Six. A member of the constitutional convention, Miguel Cuartero, came out with a revelation that someone attempted to bribe him. There was an attempt to give him a bunch of money placed inside a brown envelop. He was identified as a filibuster, against Marcos, in the convention floor. This fueled the suspicions that a lot of delegates in the convention were being bribed to come up with a draft that favored Marcos.
Students picketed the convention. Sometimes i was able to go to the convention hall during recess because the secretary of delegate Infante Calaycay was my classmate.
Seven. The Liberal Party, a rival to the party of Marcos, had become almost frantic in giving warnings that Marcos would extend his presidency by hook or by crook. The most vocal was Senator Benigno Aquino, Jr. who would be eligible to run for the presidency in the next presidential election. His insider in the camp of Marcos was identified by means of a trap. In an exclusive meeting of top generals, a memorandum was circulated detailing the take over of the government by the military. The next day Aquino divulged the plan in the Senate floor. Of course, the plan was a hoax but it succeeded in weeding out the spy.
Eight. Marcos launched a book titled “Revolution in the Philippines: Democracy.” This was designed to steal the wind from the sail of the radical group and to show that Marcos himself was to lead a revolution to liberate the Filipinos. It was launched during the anniversary celebrations of the Federation of Free Farmers (FFF) in the auditorium of Christ the King in Quezon City where Marcos was a guest speaker. I got my copy as I was then a student assistant at the FFF. I marveled at how Marcos had the time to write such an erudite and somewhat scholarly book with a somewhat convoluted logic. If your type is an esoteric tautology, you could be hooked by this book. It assured that the revolution would be democratic with the premise that democracy had not yet taken root in the Philippines. It was clear that it was fresh from the printing press. The glue gave way where I opened the pages.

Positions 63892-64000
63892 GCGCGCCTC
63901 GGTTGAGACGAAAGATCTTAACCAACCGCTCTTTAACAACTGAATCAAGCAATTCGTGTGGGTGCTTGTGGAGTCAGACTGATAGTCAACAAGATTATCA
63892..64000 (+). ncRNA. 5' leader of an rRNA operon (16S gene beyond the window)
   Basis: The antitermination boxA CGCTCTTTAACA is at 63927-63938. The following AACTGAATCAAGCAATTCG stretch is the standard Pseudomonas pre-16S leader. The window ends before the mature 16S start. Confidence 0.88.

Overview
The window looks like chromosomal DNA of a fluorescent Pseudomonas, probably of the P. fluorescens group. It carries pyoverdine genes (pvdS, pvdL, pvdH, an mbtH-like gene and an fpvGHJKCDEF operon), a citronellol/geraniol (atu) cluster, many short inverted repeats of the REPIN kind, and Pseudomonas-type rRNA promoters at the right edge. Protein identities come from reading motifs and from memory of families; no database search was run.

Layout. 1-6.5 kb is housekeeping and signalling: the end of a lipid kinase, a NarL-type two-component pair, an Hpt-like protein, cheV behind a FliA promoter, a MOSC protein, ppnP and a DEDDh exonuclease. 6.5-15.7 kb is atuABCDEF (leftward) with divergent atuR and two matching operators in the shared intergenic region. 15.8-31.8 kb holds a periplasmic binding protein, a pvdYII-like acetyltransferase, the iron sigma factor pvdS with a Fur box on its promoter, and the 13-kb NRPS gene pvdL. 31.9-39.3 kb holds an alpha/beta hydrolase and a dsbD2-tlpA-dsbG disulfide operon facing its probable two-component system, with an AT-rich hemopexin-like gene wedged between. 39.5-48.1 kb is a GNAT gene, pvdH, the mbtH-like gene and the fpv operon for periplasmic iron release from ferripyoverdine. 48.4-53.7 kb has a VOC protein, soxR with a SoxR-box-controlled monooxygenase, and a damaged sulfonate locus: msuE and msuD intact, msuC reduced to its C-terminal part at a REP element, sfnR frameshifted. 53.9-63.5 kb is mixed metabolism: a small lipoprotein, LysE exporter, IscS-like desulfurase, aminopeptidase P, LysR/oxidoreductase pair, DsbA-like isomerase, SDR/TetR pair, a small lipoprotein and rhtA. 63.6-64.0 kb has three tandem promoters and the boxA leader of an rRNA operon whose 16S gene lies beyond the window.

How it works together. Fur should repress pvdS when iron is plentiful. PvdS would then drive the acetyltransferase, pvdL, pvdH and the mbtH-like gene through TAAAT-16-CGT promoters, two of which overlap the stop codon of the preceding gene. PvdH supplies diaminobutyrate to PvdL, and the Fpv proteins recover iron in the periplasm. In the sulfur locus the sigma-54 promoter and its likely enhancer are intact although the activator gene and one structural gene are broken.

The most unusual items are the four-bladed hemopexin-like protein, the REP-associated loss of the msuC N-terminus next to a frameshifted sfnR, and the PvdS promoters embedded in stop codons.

Later on rumors had it that this book was ghost written by a journalist protégé of Marcos.
Nine. Ambush of Juan Ponce Enrile. At that time Enrile was the secretary of National Defense. His car he was riding was fired upon while negotiating a street in Manila. Of course, Enrile emerged unscathed. The ambush was attributed to the radical group.
[In a book written by Enrile published recently, Enrile says he did not know then that the ambush was masterminded by Marcos.]
Proclamation 1081. Then on September 21, 1972 on all television channels in the country, Marcos announced the imposition of martial law, to save the republic and reform society. It turned out that he and Enrile had already drafted the proclamation far ahead, kept in a vault in the Malacañang Palace, and Marcos copied it out in his own handwriting to add to his legend in history.
Assassination of former senator Benigno Aquino, Jr.
He was assassinated by a military squad that escorted him down the tarmac of the plane that flew him from the USA on August 21,1984.